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US report highlights rights abuses in Iraq, Iran

WASHINGTON, February 25, 2000 (AFP) The US State department on Friday singled out Iraq and Iran as leading human rights violators in the Middle East.

In its annual 1999 report on human rights around the world, it accused Baghdad of conducting "a campaign of murder, summary execution and protracted arbitrary arrest against the religious leaders and adherents of the Shia Muslim population."

"Reports suggest that persons were executed merely because of their association with an opposition group or as part of a continuing effort to reduce prison populations," the department said.

It noted that the Iraqi government continued to be "responsible for disappearances and to kill and torture persons suspected of - or related to persons suspected of - economic crimes, military desertion, and a variety of other activities."

Iraqi security forces routinely used arbitrary arrest and detention, and continue to deny citizens the basic right of due process, the report said, accusing the Baghdad government of using civilians, including small children, as "human shields" against military air raids by US and British forces.

"The government apparently revived its prior use of thallium (a radioactive substance that can be dissolved in drinking water) poisoning as a means of killing political opponents, according to the report.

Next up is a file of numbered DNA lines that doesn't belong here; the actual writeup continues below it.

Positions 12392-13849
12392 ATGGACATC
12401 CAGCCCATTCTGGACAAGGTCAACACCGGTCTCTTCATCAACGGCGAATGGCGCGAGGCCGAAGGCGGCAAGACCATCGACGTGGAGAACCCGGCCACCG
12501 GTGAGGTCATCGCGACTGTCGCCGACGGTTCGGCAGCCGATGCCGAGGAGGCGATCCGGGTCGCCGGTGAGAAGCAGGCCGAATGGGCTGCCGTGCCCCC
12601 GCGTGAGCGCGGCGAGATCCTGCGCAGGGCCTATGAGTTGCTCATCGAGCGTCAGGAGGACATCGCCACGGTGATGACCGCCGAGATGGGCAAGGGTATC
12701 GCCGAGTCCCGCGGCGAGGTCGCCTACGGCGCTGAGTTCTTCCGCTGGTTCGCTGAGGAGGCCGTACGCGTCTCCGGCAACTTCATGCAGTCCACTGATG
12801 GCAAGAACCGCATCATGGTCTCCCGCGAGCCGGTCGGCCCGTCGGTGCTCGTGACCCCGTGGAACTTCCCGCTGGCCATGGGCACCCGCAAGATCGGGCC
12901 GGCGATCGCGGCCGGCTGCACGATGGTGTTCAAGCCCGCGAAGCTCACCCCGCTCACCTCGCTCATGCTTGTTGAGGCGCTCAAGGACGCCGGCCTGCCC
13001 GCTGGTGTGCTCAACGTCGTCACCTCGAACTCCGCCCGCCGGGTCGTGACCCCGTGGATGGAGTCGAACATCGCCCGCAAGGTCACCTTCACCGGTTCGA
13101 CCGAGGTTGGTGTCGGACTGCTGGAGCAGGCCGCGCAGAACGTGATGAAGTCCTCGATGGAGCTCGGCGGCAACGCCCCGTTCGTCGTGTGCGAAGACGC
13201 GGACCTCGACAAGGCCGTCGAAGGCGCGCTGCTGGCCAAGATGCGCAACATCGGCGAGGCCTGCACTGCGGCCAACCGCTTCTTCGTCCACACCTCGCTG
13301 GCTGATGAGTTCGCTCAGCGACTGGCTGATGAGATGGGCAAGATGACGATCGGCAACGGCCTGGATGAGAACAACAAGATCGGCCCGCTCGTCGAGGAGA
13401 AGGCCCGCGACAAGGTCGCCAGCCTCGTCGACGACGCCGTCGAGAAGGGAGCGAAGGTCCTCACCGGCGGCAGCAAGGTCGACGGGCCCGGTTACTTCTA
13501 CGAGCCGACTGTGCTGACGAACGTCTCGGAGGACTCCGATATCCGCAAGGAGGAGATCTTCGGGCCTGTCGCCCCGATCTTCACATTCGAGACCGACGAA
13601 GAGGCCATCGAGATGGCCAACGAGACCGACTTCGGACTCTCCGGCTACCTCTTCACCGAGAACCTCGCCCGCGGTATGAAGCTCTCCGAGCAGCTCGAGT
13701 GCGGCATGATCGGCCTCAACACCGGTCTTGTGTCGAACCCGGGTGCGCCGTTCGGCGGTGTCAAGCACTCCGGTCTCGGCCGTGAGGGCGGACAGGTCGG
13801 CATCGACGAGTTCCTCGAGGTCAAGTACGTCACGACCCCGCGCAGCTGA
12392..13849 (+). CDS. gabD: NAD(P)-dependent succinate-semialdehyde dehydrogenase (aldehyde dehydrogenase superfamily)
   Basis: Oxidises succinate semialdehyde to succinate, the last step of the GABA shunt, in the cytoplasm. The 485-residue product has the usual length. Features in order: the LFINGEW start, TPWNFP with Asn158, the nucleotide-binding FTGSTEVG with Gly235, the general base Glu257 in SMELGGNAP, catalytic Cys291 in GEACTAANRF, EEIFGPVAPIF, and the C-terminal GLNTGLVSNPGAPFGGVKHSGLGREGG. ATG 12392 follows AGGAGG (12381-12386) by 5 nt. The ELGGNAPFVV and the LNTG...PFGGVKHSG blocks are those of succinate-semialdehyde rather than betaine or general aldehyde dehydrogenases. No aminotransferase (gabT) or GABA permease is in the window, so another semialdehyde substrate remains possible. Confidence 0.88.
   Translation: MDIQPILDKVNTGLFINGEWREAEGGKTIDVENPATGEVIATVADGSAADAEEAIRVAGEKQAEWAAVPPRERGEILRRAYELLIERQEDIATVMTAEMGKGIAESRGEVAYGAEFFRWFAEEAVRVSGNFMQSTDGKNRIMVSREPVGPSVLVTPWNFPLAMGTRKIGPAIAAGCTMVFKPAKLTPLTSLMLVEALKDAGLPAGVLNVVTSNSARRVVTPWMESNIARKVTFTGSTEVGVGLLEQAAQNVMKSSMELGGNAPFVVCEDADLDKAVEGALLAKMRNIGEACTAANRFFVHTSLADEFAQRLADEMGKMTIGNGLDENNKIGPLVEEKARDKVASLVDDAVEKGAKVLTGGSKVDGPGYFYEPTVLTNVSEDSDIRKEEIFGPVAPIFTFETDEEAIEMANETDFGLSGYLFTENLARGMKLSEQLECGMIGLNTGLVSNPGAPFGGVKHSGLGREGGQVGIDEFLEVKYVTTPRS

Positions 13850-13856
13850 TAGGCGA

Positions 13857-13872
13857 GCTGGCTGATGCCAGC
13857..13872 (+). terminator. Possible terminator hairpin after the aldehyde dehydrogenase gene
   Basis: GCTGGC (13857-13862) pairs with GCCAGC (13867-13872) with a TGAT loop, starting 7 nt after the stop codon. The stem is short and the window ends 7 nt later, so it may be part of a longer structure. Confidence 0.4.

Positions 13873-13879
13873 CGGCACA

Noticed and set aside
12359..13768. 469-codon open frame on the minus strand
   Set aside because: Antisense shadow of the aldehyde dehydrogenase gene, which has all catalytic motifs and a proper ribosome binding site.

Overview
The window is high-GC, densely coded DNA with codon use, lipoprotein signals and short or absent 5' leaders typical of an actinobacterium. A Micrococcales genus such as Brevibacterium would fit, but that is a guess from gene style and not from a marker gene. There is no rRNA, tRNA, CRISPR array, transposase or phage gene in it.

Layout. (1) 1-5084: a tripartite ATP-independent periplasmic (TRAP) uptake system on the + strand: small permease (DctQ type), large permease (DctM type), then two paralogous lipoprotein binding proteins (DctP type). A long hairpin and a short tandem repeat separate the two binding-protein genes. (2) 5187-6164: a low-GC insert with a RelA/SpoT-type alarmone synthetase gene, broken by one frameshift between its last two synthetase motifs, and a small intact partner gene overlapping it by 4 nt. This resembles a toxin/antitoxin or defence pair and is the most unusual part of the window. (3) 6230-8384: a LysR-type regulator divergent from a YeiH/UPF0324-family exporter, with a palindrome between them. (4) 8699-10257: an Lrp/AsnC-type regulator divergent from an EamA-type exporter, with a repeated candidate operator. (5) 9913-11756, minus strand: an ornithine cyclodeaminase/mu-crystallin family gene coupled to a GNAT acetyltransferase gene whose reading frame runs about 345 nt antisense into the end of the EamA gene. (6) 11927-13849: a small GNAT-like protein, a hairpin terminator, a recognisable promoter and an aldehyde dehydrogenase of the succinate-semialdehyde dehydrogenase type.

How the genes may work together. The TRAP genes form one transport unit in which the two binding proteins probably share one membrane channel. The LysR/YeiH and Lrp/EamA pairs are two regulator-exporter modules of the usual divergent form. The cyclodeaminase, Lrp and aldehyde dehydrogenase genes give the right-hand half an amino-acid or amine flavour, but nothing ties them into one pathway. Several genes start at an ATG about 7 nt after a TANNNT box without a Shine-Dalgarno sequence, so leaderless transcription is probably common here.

It noted that human rights abuses in Iraq remained difficult to document because of the government's efforts to conceal the facts, including a ban on the establishment of independent human rights groups, its persistent refusal to grant visits to human rights monitors and continued restrictions on dissent.

Iran also came under criticism for committing "numerous human rights abuses based in part on religion."

"Although efforts within society to make the government accountable for its human rights policies intensified, serious problems remain, "the report said.

It said "systematic abuses include extrajudicial killings and summary executions, disappearances, widespread use of torture, rape, harsh prison conditions, arbitrary arrest and detention."

"The government infringes on citizens' privacy rights, and restricts freedom of speech, press, assembly and association," it added, pointing out that several reform-oriented publications were shut down.

The report also cited what it described as discrimination against religious minorities, including Christians, Jews and Bahais. It cited the arrest of 13 Jews arrested in February and March last year on suspicion of spying for Israel, an offense punishable by death, amid charges of anti-Semitism.

Saudi Arabia, a traditional US ally, also came in for criticism, for enforcing adherence to Islamic norms by "intimidating, abusing, and detaining citizens and foreigners."

The Syrian government was accused of abusing its powers to stifle all forms of political dissent.

Turning to Israel, the report said the country's main human rights problems stemmed from its policies and practices in the occupied territories, noting that Israeli security forces "abused Palestinians suspected of security offenses."

However it said "the overall human rights situation continued to improve during the year, in part due to the lack of major terrorist attacks, which reduced the level of tension as well as the number of security-related arrests."

The State Department also focused attention on continuing "discrimination and violence" against religious minorities in Sudan.

"Government-supported forces conducted raids, abducted persons, including women and children - and sold them into slavery," it said. "Many non-Muslims were converted forcibly to Islam."